As you've already discovered, anybody who wants (let alone actively attempts) to intervene in the raising, or even merely the guidance, of somebody else's child faces a tough dilemma if they lack some form of official standing as a teacher, youth counsellor, social worker, godparent, prospective employer, financial benefactor or other recognised stakeholder in the child's future. From my observation of others, as well as from my experience of being in a somewhat similar situation to yours, simply being a relative or friend of the family generally yields insufficient leverage.
One must also consider that the would-be influencer may be unaware of certain important factors in the situation that either seem irrelevant to them or have been deliberately concealed or glossed over by the individuals most concerned, as well as the risk that their advice is actually out of date or is in some other way not fully appropriate to the circ_umstances.
In sum, it's one of those situations where intervening carries with it a considerable risk of damaging the concerned outsider's relationship with the other family, but scant prospect of success. There's really not much that can be done to improve matters unless the child's home life is so deprived or abusive that it justifies alerting the police or social services -- but that's evidently not applicable to your friend's family, especially since he is no longer of school age.
As for the friendship between the two boys, it may be best for you to avoid getting involved. Unless there is some hazard like drug addiction that requires your direct intervention in their personal lives, there comes a point where your children's relationships with their peers must primarily be managed by them rather than by you. Learning to do that is part of their growing-up process, after all; it is in any case unrealistic to expect that the relationship between your son and his friend can remain unaffected by the current forking (or even forking-up) of their paths in life.
The robot strip's point is the reason I don't watch the news. Nothing to discuss. I like your link better.
I wish I'd had a better understanding of the deficit faced by kids whose parents did not attend college a few years ago. My youngest son's best friend early childhood is such a kid. He was homeschooled - as were my kids. I would talk to his mom and explain the program I was following (mostly one I developed myself - but not hard to replicate). She would react defensively and say "oh, yes. I do exactly the same thing." I knew she didn't - but what could I say?
Her son is a bright kid - but never took the SATs, has not applied to any colleges a full year after graduation (he is a year ahead of my son) and seems resigned to working low-wage jobs. He's just drifting. I've tried to prod him onto a college track, but I clearly should have been a lot more direct and forceful a lot earlier on. I had no idea how badly it would turn out. My son heads to Stanford in the fall. I'm not sure how well their friendship is going to survive the opposing trajectories. It's such an unnecessary waste...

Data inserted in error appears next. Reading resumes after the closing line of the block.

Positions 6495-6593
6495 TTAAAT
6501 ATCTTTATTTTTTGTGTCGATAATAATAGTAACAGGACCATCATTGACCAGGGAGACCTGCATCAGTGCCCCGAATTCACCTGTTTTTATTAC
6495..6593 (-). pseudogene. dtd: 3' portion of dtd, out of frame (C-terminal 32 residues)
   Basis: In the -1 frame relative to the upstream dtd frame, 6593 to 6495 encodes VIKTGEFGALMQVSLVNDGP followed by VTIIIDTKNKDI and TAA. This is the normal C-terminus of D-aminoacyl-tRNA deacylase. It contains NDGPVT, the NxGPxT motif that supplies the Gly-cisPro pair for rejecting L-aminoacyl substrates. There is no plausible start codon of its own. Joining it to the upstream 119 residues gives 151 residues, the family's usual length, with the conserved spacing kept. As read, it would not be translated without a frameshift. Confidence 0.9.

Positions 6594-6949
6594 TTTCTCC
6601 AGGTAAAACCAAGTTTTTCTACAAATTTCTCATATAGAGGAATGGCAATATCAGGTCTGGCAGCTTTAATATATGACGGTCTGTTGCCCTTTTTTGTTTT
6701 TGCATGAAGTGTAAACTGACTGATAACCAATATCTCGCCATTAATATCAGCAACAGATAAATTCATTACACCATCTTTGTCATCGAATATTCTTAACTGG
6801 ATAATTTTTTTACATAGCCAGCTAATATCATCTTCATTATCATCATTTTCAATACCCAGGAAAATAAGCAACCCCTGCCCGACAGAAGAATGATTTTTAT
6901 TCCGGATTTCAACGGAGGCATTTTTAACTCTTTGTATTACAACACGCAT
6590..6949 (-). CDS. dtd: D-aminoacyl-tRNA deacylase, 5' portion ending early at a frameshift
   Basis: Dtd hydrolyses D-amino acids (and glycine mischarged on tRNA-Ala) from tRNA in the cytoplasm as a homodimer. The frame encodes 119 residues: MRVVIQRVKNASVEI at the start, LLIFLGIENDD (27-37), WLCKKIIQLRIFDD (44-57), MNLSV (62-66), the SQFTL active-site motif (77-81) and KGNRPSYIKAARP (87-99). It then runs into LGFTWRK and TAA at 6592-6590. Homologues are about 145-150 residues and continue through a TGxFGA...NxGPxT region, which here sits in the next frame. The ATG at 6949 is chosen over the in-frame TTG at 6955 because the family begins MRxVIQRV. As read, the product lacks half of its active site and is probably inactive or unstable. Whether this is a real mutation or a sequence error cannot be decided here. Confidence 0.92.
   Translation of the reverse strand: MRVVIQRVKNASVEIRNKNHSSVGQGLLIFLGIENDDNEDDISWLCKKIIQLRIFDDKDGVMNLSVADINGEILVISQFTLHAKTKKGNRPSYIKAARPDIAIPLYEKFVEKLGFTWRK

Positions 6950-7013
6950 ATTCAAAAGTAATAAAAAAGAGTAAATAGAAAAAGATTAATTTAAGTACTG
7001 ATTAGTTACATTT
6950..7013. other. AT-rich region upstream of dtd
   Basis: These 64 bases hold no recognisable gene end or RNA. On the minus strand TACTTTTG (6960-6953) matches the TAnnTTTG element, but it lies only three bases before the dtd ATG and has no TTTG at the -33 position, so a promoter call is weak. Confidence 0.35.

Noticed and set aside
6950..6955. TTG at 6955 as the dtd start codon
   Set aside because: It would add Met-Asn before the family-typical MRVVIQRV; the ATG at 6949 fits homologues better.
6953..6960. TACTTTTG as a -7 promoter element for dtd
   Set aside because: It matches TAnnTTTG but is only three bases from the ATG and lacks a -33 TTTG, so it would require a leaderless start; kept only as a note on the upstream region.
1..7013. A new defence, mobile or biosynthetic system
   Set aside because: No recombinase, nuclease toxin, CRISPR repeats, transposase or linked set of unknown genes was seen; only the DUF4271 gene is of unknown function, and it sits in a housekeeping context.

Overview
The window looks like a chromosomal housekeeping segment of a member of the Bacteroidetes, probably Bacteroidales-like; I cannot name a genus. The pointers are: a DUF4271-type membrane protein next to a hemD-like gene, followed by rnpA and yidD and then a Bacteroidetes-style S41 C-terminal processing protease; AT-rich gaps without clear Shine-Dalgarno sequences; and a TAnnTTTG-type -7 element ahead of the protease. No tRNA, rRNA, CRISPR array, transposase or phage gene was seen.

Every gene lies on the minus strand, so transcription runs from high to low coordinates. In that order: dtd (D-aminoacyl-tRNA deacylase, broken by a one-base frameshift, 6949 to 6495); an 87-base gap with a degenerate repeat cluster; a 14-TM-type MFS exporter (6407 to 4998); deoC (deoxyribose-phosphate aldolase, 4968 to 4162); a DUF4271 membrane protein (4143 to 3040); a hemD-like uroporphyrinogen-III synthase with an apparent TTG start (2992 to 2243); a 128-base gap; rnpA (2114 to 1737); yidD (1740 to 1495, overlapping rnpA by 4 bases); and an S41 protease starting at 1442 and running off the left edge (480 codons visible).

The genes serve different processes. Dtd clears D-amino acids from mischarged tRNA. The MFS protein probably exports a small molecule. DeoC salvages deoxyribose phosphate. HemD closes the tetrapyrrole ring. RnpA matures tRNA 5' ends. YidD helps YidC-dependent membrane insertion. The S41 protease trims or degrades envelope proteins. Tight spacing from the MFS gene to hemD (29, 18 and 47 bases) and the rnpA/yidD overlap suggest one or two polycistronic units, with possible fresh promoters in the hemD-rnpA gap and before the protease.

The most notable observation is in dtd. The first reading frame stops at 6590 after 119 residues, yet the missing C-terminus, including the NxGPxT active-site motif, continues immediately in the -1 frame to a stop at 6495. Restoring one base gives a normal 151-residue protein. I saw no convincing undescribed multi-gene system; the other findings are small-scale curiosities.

Regarding success in college (or the lack of it), here are some interesting (albeit slightly off-topic) insights from educator Annie Murphy Paul regarding the learning context for students who come from families with no previous history of college attendance:
At its core that's true, but you're ignoring the legacy advantages kids of alumni have at many of the most prestigious schools (estimated as a 160-point SAT advantage here: http://www.businessinsider.com/legacy-kids-have-an-admissions-advantage-2013-6)
My wife is a PhD who has worked with students from Harvard who had crap-all for grades, but their parents went so they get to go. And given that a degree from Harvard virtually guarantees you a 6-figure salary, well you can see where I'm going with this.
Sometimes an issue can be oversimplified to the point where important arguments become trivialized.
Hi Scot - I like these. They're a variant of the classic "if you filter the noise, the actual message is contrary to common sense , or stupidly obvious. (Jay Leno, Dennis Miller, and Alan King made a living off of these, you probably could too if your day job ever runs out of steam :-) ).
But unless you have a clever comment on it, you need 2-3 tidbits per strip. Just using one item and then using 2 frames to accentuate the "Duh" ness is a bit weak.
For example (paraphrasing an Alan King bit).
He actually first reporting something (I can't remember the specifics) about prisons trying to improve their food. (frame 1)
frame 2: In other news - Last year, government spent $25K on a study to determine why convicts try to escape prison...
frame 3: "maybe they don't like the food".
PS - although the plane comment is fun to add, it makes the cartoon too timely to be later included in a book, etc.
Disclaimer - don't take cartooning advice from Internet trolls :-)
I have a theory that no matter how big a disaster is, the public will forget about it over time. There should be a simple formula for this. For example, if a plane full of people simply disappears without a trace and the authorities act as if they are from Elbonia from the outset, there is probably a month of human interest. Even that is pushing it, but as long as it isn't upstaged by a new story.
If the continent of Africa were to disappear without a trace, I think that would be good for at least three months, unless the Kardashians had another baby or something - then it would be two months at best.